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Another pandemic 4th of July weekend

We traditionally spent the 4th of July visiting our friends and family in Philadelphia. It was a convenient point in the summer to visit, and we enjoyed spending the BBQ and fireworks holiday in the city where the Declaration of Independence was signed. Of course, the pandemic paused that tradition last year, and this year it’s simply not safe to travel yet with the kids remaining unvaccinated. I still wanted the long weekend to be special though, so in addition to some matching USA-themed clothes for the boys, we had a fun weekend of activities.

The weekend began with kiddie pool day! I got Aaron a little floating tube so I don’t need to hold him the whole time we’re in the pool, and it was a big hit. Our kiddie pool has a “roof” to shade the kids from the sun, but it kept deflating and it ended up being quite useless. So I ended up buying an 10 foot by 10 foot canopy that can keep the sun off of us. Bonus: When we don’t use it for the pool, we can put it up over the picnic table and get some shade that way. It’s been life-changing for our time outside, and it’s relatively easy to put up and take down, I can even do it myself in a pinch. When we do the back yard remodel we’ll definitely want to make sure we build in some more permanent shade areas.

On the morning of the 4th of July, I decided to take the boys out for a 5k honoring Yellowstone National Park! We would have gone on a walk anyway, but as silly as it may be, it’s more fun to turn our walk into an event with a theme, race bib, and medal. We also stopped at little playground by the library for a few minutes.

That evening we didn’t go see any fireworks, but we did get to see a bunch going off just by looking out the windows while we were eating dinner upstairs.

The REAL playground adventure came on Monday! The library playground is really just a place to run around and jump on things, it doesn’t have slides or swings or anything. I recently discovered a playground that’s a little over a mile from home, so on Monday morning I loaded the kids into the car and took them over. I was a bit apprehensive about this adventure, juggling both a toddler and a baby on an outing on my own is still a challenge, and I’m still nervous about the potty training situation with Adam. Thankfully, it all went really well. Adam got to go on a slide for the first time! He was a little scared when a bunch of other kids showed up and started playing, but it wasn’t enough to fully stop him from playing. The pandemic really threw a wrench in his socialization. I’m not worried though, I’m sure he’ll get back on track once we can keep spending more time around other kids.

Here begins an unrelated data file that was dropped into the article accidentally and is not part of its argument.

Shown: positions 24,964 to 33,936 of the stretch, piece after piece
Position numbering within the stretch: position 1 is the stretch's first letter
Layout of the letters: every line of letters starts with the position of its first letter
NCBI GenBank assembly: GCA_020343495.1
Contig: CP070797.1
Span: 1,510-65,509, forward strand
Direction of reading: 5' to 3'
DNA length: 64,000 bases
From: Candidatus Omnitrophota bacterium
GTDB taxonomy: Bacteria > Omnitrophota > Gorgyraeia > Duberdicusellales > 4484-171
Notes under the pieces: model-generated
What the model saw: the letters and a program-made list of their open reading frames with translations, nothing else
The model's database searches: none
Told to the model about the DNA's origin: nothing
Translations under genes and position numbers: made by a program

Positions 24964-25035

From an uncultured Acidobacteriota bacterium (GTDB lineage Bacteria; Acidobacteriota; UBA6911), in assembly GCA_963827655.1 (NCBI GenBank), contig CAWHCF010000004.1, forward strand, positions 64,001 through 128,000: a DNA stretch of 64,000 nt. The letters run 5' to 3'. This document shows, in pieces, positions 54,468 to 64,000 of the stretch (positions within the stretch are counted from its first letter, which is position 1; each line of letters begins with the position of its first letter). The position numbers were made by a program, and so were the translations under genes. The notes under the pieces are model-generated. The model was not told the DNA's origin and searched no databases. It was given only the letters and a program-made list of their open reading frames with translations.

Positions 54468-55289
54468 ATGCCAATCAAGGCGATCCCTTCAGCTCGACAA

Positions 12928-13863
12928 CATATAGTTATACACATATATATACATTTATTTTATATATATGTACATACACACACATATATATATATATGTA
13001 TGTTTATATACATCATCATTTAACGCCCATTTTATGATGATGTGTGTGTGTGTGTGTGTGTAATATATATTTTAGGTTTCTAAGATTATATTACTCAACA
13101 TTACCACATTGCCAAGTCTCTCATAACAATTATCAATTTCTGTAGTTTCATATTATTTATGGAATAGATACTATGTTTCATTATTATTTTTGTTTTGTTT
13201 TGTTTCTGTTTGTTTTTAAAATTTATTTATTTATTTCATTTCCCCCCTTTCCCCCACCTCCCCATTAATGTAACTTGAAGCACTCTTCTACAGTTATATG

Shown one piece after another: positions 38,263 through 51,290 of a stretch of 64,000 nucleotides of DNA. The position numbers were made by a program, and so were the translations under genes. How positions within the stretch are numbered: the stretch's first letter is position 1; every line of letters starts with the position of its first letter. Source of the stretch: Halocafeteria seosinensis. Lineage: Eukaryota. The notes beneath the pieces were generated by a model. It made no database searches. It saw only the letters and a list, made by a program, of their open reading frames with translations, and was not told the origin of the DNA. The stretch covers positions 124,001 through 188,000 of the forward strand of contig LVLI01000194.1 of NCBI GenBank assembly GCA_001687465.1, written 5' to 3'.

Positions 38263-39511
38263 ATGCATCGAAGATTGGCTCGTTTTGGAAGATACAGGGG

We also watched a bunch of baseball. Having the TV set up in the family room was a good move, it’s so nice to be able to keep up with the A’s, the Giants, and sometimes the Phillies while we’re just doing our thing with the kids. As I may have mentioned before, watching baseball at home is kind of a new thing for me. Traditionally, we would go out to bars and restaurants to see the games, or go to the park itself! Having kids limited this some, and the pandemic paused it completely. We still plan on going to games when we can do it safely, but I think we may end up settling in to baseball-at-home now that we have a family and are enjoying it together.

In all, a very nice weekend, but a tiring one. Aaron is now 7 months old, but he’s still waking up at least twice a night most nights. Plus, caring for a super energetic toddler who wants activities and a baby who needs a lot of hands-on time is tough. They have lots of great toys in the family room, but making sure they get outside and have activities every day is really important to me, especially as we have limitations imposed by the pandemic.

50 pounds